China between a civilization and a state
The 21st-century conversation between powerful Asian states faces a Freudian predicament: Do they talk as post-colonial states, or should they engage as competing empires like their past masters? Chinese Ambassador to India Sun Weidong recently noted that “both China and India are victims of imperialism and colonialism.” China, Sun asserted, should not be labeled as “expansionist.” Asianist Sheldon Pollock writes: “The theory of civilization needs historical scarcity; nationalism, by contrast, requires historical surplus. No civilization wants its origins searched, and every nation does.” Since China has been expounding a “civilizational theory” of the state, it disdains scrutiny, especially by the non-Chinese.
China pigeonholes its ancient civilization into a modern state. Contrarily, India sees itself as a postcolonial state replacing the British government. Too, while Beijing fights with India on the Himalayas, it fights with another country in the South China Sea that is building the state from the belly of colonialism—the Philippines. Does the dragon worry the elephant, which looks to make its first overseas sale of Indo-Russo BrahMos missiles to the carabao in Manila?
China’s imperial fixation has two prongs: land and oceanic boundaries. “Whether it is the South China Sea issue or China-India boundary question,” Sun said, “we have been committed to settling disputes through dialogue.” But the Vienna Convention on the Law of Treaties (VCLT) 1969 makes unilateral changes to boundary-establishing treaties illegal. It safeguards the UN Charter’s Article 2.4 on the prohibition of the “threat or use of force against territorial integrity” of states. The United Nations Convention on the Law of the Sea, the Unclos 1982, is however different. Beijing sat in the Unclos negotiations for nine years. Yet China argues for ousting Unclos in favor of “respect for historical facts.”
Sun argued that “the boundary question is a leftover from history, which is very complicated and sensitive,” needing a “mutually acceptable solution through equal consultation and peaceful negotiation.” However, “historical facts” betray smoking guns when the Chinese cite poetry. Judge Zhiguo Gao and Professor Bing Bing Jia, for example, said, “the term Nan Hai (Southern Sea) appeared in Shi Jing (The Classic of Poetry), a publication of 475–221 BC, and it has remained the standard appellation in Chinese for the South China Sea ever since.” Chinese scholars sheepishly acknowledge arranging private air trips to the South China Sea for Asian international lawyers.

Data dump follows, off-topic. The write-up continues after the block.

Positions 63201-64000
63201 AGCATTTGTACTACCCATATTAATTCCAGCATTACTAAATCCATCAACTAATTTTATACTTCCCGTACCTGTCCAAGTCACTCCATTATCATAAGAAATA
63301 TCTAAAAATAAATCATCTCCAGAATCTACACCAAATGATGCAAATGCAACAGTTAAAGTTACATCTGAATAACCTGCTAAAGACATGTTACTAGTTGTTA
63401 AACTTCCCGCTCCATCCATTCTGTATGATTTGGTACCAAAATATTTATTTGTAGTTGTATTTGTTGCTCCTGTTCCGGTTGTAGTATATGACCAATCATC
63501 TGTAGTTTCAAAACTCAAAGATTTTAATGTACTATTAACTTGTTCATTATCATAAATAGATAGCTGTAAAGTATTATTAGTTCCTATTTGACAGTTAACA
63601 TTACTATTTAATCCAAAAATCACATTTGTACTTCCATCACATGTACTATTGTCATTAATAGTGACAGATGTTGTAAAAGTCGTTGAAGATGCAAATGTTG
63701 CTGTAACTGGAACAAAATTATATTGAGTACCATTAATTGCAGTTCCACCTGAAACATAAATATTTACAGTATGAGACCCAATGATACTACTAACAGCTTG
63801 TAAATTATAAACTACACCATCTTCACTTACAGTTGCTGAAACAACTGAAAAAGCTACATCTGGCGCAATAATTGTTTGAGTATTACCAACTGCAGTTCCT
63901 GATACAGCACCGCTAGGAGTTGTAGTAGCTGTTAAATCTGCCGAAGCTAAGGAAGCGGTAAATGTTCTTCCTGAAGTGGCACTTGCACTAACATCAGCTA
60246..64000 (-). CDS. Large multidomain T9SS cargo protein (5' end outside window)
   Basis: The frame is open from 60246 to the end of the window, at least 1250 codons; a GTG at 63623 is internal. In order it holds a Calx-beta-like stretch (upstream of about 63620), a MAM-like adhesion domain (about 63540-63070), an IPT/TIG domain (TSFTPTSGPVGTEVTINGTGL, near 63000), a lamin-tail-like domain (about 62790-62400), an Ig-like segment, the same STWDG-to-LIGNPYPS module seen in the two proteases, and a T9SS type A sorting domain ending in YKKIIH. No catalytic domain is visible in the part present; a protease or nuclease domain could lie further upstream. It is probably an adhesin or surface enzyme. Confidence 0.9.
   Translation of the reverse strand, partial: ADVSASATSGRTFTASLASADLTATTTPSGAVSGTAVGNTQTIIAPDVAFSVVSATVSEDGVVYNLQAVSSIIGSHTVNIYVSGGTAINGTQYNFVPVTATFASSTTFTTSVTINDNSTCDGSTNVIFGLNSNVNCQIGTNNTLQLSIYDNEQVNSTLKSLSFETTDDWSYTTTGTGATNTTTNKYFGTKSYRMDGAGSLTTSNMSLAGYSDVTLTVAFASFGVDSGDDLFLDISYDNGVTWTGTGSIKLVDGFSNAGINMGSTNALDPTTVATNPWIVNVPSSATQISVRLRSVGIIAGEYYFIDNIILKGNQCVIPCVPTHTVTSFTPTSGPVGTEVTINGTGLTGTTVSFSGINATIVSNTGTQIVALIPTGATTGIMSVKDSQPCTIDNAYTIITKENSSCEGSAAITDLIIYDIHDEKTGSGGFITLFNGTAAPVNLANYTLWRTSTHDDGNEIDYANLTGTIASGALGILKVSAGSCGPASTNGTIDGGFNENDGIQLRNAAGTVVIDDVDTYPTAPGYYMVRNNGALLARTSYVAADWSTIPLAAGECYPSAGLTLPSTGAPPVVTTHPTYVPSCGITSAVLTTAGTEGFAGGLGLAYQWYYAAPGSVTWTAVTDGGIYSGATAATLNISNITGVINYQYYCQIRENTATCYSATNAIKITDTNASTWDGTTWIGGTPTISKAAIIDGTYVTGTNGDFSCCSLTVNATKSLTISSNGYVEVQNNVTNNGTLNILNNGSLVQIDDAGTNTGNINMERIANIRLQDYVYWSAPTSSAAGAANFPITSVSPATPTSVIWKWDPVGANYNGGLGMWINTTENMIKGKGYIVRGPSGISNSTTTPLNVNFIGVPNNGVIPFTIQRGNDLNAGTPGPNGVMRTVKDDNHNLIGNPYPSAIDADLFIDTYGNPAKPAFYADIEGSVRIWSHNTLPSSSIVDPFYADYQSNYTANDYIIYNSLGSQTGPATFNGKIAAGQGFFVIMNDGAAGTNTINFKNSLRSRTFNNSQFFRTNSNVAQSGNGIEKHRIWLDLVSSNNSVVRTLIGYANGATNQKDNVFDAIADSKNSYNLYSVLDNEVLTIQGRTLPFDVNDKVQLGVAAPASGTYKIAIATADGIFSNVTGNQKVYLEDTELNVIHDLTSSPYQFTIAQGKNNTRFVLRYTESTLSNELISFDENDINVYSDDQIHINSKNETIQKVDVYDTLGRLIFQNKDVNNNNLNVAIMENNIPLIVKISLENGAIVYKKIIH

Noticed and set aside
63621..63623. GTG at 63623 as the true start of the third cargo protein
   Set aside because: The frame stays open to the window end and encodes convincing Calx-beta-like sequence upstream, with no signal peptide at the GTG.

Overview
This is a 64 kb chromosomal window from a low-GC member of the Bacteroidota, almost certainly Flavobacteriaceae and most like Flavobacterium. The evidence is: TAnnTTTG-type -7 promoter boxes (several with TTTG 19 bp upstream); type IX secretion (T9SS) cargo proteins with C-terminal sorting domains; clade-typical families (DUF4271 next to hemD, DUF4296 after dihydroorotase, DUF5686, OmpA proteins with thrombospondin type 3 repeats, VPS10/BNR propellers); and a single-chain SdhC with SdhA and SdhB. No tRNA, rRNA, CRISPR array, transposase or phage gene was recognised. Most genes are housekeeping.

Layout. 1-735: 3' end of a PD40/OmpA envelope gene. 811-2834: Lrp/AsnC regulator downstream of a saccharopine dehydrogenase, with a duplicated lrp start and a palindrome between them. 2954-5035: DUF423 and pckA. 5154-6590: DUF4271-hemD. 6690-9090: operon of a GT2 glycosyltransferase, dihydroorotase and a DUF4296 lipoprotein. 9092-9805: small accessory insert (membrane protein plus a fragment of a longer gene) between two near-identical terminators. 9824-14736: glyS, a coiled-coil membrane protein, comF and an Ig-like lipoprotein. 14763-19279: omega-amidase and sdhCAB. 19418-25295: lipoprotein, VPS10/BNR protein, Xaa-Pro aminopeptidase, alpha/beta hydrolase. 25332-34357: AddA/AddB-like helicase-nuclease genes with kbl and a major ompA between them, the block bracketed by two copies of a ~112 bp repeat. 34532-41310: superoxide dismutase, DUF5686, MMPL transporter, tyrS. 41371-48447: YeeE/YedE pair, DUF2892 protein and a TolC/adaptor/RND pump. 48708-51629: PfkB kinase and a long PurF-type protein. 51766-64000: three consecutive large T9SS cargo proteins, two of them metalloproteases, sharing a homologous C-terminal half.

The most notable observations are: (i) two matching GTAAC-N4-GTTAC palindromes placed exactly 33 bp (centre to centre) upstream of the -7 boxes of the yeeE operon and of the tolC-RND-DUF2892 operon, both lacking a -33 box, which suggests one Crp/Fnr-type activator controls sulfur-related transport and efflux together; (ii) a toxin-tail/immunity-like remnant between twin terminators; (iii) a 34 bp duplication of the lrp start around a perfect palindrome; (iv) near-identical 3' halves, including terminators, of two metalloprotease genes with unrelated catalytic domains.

Drafting the 1935 Constitution under American tutelage, the Filipino constitutionalists made sure to write into it the rectangular metes and bounds of the 1898 Treaty of Paris as integral to national territory. To the American commitment to grant independence to Filipinos, delegate Vicente Singson Encarnacion wanted to tie the integrity of the Philippine archipelago since the world only understood international law fastened to smoking imperial cannons.
The document by which Spain ceded the Philippines to the United States for $20 million was invoked by the colony in an anti-imperialist move. Filipinos carried this over to the post-independence 1973 and 1987 Constitutions, as well as to treaty negotiations for the Unclos.
New international realities would force Filipinos to reimagine history in the 21st century. The Philippine Senate’s 1991 decision to boot out America’s largest overseas military bases was followed by the steady rise of China as a New Great Power. In response, the Philippine Supreme Court, in Magallona v. Executive Secretary (2011), upheld the constitutionality of the new Baselines law according to Unclos rules. In 2014, the Philippines filed the landmark arbitral case against China. The 2016 Unclos ruling put paid to the aforementioned Chinese poetic license.
Delegate Encarnacion in 1935 couldn’t have foreseen the rise in 2016 of a pro-China Rodrigo Duterte. He might have anticipated China’s imperial design to reshape international law according to the “fuerza de los cañones,” however.
China’s Belt and Road initiative today faces resistance in Sri Lanka and many African countries, even as Asean states—Laos and Cambodia—have been remade on the lines of Macau’s casino economy. Irony dies a thousand deaths when one sees Beijing doing to Asian states what Japan did to China in Manchuria: Invest but also puppeteer governments. History repeats.
Prabhakar Singh is associate professor at Jindal Global Law School, India. Romel Regalado Bagares teaches at the Lyceum of the Philippines University and the San Sebastian Recoletos Manila Graduate School of Law LLM program.
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